25 years later the contrast is striking. This time, some 50 different parties are contesting the 400 seats in the National Assembly. The atmosphere of euphoria and expectation of major change has gone. Half the population remains below the poverty line in a country with one of the world’s most unequal societies and spectacular income inequality. Over a quarter of the labour force are unemployed. Youth unemployment is running at around 50%. Judging by the very low electoral registration levels for young people coming on to the electoral rolls, hope that the political Parties will improve their lives has disappeared. The fiery populist, Julius Malema, former leader of the ANC Youth League who appeals to angry youth, is likely to see his Economic Freedom Fighters (EFF), currently at 6.25% of the popular vote, make gains.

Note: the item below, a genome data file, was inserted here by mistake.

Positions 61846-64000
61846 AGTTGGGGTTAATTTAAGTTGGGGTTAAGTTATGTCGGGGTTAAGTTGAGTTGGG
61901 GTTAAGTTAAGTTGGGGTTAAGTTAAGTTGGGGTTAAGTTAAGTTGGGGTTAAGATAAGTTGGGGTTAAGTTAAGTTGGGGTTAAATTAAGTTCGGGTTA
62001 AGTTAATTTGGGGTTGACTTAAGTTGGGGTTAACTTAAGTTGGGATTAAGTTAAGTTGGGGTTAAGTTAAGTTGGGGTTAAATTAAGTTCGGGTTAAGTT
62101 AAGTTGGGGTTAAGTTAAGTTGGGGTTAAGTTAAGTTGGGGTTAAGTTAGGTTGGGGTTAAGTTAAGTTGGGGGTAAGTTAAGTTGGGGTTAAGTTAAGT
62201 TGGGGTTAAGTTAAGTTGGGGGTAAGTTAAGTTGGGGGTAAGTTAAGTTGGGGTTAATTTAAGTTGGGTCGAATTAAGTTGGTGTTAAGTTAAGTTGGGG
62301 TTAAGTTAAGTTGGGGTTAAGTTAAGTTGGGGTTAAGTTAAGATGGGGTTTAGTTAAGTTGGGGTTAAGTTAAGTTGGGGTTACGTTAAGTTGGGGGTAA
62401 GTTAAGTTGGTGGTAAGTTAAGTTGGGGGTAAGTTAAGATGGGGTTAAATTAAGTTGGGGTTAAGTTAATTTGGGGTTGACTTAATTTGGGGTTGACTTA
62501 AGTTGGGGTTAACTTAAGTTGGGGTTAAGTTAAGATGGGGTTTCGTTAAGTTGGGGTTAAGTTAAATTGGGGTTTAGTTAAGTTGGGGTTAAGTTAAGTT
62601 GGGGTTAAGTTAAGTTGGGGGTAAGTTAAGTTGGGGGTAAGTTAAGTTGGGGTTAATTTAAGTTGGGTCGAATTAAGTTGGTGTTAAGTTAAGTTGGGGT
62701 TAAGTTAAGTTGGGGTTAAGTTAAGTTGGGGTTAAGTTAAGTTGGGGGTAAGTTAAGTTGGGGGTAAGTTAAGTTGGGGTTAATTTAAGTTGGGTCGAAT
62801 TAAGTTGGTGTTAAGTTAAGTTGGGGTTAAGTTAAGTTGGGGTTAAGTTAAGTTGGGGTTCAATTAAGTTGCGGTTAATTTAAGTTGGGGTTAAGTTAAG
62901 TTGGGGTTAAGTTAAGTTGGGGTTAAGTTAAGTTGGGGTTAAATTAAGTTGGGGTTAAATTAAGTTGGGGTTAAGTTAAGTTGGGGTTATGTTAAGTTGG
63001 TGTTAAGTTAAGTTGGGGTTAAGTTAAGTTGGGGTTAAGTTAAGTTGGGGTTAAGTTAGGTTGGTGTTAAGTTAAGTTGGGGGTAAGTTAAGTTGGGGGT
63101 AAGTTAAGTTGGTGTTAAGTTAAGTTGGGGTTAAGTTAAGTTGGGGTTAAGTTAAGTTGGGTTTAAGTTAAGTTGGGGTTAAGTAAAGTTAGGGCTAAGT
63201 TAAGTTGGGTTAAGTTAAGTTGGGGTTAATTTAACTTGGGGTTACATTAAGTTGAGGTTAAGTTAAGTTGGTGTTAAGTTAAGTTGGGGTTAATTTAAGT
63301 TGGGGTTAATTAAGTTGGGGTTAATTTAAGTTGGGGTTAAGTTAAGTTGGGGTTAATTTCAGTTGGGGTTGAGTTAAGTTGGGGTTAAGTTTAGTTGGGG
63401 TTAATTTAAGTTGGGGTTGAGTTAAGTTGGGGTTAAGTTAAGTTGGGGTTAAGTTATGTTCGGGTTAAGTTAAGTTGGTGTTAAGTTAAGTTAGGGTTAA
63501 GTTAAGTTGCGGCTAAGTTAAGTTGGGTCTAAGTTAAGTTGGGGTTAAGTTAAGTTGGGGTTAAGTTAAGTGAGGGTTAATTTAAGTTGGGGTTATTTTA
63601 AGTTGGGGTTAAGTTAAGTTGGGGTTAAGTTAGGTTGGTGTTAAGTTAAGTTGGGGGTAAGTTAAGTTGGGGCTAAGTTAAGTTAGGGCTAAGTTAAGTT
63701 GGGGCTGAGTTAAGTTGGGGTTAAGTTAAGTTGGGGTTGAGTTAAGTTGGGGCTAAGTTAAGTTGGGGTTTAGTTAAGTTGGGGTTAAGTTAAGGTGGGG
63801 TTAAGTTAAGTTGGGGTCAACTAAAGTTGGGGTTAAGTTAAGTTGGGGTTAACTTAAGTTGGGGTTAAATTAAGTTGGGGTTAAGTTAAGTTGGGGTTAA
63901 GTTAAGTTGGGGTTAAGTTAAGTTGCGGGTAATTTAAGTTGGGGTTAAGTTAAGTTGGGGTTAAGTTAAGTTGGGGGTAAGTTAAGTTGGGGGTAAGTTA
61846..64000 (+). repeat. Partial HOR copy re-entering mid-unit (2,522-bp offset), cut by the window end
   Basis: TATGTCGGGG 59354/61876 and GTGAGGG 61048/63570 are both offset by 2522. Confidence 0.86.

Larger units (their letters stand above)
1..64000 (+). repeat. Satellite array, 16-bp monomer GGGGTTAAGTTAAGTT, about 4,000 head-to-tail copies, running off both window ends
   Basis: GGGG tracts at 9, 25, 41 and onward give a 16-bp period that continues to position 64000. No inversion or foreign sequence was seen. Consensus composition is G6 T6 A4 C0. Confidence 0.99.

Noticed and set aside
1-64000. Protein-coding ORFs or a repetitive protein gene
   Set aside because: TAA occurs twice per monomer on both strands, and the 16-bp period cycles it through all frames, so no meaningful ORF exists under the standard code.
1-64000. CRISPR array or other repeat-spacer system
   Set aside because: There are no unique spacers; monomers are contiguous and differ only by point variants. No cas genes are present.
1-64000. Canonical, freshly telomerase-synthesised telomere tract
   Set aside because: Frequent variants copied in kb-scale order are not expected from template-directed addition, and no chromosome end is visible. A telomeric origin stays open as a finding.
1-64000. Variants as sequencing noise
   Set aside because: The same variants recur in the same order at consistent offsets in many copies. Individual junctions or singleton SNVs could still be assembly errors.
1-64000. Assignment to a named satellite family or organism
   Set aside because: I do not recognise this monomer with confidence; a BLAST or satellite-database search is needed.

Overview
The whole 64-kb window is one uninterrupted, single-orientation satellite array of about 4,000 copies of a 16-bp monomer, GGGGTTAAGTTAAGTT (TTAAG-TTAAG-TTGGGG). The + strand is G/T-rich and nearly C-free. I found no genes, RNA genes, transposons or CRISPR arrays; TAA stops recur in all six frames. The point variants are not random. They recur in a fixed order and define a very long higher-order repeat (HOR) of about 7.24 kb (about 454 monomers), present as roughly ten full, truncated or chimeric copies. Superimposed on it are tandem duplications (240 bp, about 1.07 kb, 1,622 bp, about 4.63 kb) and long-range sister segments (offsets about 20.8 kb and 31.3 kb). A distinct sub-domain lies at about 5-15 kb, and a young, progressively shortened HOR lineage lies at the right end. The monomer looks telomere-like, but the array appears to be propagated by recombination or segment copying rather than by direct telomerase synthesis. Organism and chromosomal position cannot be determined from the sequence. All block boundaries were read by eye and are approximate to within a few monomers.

In 1994 Nelson Mandela led the ANC to a resounding victory in the country’s first national democratic election. But for people born since then the heroic past is just that, the past; the ANC has gradually become for them just another political Party. Since Thabo Mbeki’s time as President 1999-2008, the ANC’s share of the national vote has been declining, though only by a few percentage points, (the 2004 elections, when the economy was growing at 4.5% annually, gave the ANC a record 69% of the vote). After Jacob Zuma’s de facto coup in 2008 and the rampant corruption he brought, steady decline set in. This year some commentators are predicting the ANC will only get between 50-60% of the popular vote.